Friday, May 24, 2024

A visit to Huntington Gardens (Part 2, the Desert Garden)

My friend and I had only about three hours for our visit to the the Huntington Gardens last weekend so we focused on three areas, the Japanese and Chinese Gardens, which were covered in my last post, and the Desert Garden.  This post addresses the latter garden.

Leaving the Chinese Garden, we looped back past the Japanese Garden and the Rose Garden and wended our way through a pathway edging the Sub-tropical and Jungle Gardens.  We didn't linger but I snapped a couple of photos as we sped by.

Although in a relatively open area, I'm guessing this was part of the Jungle Garden.  I'm also guessing that the spectacular plant in the middle of the display is a giant philodendron of some kind, possibly a member of the Thaumatophyllum genus.

We also saw this plant, which I was surprised to find labeled as Cordyline stricta 'Soledad'

As we entered the Desert Garden, I was juggling two cameras, one being my phone, so when processing my photos I lost my sense of the garden's flow.  Backtracking here and there didn't help matters but I've done my best to give you a sense of the space.  For those of you familiar with the Huntington's Desert Garden, please note that the Desert Garden Conservatory and the surrounding area in the garden's upper section are currently closed for renovation.

I'm fairly certain this is one of the first plants I aimed my camera at in the Desert Garden.  It's a Myrtillocactus geometrizans.  I remember seeing a much smaller crested version of this plant recently, which grabbed my attention too.

I'm largely uninformed when it comes to identifying cacti but I was also intrigued by what may be a Trichocereus with another plant growing within its embrace.  The latter reminded me of Xylosma; however, this plant appeared to have a more vining habit.

Mixes like this always appeal to me.  A sign identified the upright plant in the foreground as Echinocereus viereckii.  There are a couple of Agave victoriae-reginae nearby (middle, left) but I won't attempt IDs for the rest of the plants shown here.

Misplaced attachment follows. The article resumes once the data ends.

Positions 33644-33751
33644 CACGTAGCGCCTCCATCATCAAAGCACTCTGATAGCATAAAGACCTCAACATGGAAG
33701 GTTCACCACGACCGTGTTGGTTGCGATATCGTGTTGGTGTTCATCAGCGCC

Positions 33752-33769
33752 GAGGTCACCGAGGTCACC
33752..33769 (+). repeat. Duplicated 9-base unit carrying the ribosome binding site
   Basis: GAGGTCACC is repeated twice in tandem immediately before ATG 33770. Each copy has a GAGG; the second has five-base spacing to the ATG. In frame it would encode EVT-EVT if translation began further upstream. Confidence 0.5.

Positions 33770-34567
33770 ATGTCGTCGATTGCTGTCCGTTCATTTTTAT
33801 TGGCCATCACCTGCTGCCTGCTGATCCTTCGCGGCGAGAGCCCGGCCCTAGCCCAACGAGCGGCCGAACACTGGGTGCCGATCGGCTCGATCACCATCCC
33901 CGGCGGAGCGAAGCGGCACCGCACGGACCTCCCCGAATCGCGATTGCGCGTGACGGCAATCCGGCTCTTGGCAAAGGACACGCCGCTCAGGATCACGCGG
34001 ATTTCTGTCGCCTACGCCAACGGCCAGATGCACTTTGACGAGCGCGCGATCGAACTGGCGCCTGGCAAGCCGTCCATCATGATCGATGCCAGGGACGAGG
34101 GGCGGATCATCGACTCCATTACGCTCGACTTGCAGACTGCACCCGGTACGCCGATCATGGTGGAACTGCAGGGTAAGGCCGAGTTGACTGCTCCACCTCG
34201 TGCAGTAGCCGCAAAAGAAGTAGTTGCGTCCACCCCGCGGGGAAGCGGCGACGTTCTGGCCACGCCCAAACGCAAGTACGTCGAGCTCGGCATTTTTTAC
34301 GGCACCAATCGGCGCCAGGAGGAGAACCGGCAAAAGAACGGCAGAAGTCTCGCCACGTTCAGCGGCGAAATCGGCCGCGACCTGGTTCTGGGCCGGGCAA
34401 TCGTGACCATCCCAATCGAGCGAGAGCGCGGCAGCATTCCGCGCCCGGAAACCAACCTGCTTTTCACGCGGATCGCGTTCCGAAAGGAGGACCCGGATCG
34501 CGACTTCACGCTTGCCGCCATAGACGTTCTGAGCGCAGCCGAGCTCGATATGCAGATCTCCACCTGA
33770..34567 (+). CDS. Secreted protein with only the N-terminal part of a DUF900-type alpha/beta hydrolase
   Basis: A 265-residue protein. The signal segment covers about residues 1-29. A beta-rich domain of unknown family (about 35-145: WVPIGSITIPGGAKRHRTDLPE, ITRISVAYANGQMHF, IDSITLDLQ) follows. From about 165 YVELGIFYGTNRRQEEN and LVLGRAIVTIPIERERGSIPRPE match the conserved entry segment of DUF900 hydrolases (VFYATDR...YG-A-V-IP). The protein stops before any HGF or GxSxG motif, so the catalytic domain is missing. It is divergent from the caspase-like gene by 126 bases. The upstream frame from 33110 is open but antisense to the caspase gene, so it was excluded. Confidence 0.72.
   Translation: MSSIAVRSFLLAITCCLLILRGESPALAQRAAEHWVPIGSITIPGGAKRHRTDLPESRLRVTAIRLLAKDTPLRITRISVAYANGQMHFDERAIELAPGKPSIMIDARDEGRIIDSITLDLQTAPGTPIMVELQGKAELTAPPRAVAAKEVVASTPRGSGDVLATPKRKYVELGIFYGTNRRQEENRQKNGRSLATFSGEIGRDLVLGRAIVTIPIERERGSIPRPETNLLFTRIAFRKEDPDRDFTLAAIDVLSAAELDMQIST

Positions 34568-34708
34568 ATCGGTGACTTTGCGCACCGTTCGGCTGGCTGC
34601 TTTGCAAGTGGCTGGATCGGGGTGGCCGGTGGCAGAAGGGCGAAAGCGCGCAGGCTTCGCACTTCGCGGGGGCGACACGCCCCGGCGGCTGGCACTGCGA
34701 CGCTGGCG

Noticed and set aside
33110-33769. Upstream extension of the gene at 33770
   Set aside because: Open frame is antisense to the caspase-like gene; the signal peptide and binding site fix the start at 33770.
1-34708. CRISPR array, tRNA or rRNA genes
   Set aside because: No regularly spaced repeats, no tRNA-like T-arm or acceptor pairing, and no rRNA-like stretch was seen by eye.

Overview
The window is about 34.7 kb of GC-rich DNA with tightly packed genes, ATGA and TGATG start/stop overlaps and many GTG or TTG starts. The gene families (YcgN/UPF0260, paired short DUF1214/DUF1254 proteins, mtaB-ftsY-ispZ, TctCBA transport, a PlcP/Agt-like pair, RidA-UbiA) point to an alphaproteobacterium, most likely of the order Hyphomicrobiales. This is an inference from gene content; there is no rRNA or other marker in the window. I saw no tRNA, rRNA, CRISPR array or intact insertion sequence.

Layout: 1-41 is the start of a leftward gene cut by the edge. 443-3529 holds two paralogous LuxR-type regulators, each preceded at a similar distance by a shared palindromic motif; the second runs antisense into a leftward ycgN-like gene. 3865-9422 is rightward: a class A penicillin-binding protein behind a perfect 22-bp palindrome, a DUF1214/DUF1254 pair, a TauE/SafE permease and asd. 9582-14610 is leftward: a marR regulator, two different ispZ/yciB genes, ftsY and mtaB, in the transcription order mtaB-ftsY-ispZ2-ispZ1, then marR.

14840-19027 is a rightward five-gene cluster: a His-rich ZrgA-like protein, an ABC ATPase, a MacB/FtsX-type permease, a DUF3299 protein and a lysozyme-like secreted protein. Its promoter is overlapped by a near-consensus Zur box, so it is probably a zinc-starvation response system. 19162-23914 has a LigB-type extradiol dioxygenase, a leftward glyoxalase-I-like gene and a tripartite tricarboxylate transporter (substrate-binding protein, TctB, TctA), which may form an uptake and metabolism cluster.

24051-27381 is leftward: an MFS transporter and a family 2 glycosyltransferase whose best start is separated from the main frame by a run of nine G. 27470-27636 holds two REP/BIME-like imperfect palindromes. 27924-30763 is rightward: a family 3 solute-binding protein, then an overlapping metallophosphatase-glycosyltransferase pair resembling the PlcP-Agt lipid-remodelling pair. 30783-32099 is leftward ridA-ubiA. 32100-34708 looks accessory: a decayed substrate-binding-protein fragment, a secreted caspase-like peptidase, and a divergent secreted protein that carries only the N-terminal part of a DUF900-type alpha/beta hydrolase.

I won't try to identify the plants here either except to point out the huge Opuntias in the background

Compositions including what I assume are Echinocactus grusonii (aka barrel cactus)

I tried to get an ID for the colorful flowering shrub shown here but I couldn't find a label.  My phone's app identified it as Caesalpinia, although the flowers didn't look like those I'm familiar with.

I think the tortured-looking plant is a Stenocereus alamosensis (aka octopus cactus)

The last time I tried to identify an epiphytic cactus like the one shown climbing the tree here, I called it an Epiphyllum, only to later discover it was Selenicereus (aka dragon fruit).  Your guess is as good as mine on this one.

The ice plant in front was labeled as Lampranthus and the shrub behind it is clearly a Caesalpinia

I snapped closeup photos of some plants.

Clockwise from the upper left, Agaves I'm fairly certain I could identify include: a variegated (and very twisted) Agave americana, A. attenuata 'Boutin Blue', one labeled as A. macroculmis (which San Marcos Growers describe as a synonym for A. gentryi), A. parryi, and A. attenuata 'Ray of Light'

Agaves I couldn't identify include the toothy specimens on the left (which my phone app identified as a spiral aloe!) and the variegated specimens on the right, which at first glance looked like Agave lophantha 'Quadricolor'  but they exhibit a different growth habit than any 'Quadicolors' I've seen

There were more Echinocactus grusonii than I've seen anywhere else

Two flowering Echinopsis without cultivar names

A very large display of Echium wildpretii blooming en masse

I had to hunt online for an ID on the charming (if prickly) plant on the left, which I think could be Opuntia microdasys f. monstrosa 'Crazy Bunny Ears'.  I presume the one on the right is Opuntia santa-rita.

The Huntington is known for its Puya collection but it was no longer at its peak.  I think the first plant on the upper left is actually a Dyckia, possibly D. 'Tricolor'.  Clockwise from the middle of the top row are 2 unidentified Puya and P. spathacea (shown both in a closeup and a wide shot). 

Two tree-sized plants: Ceiba insignis (aka silk floss tree, left) and a Nolina (right)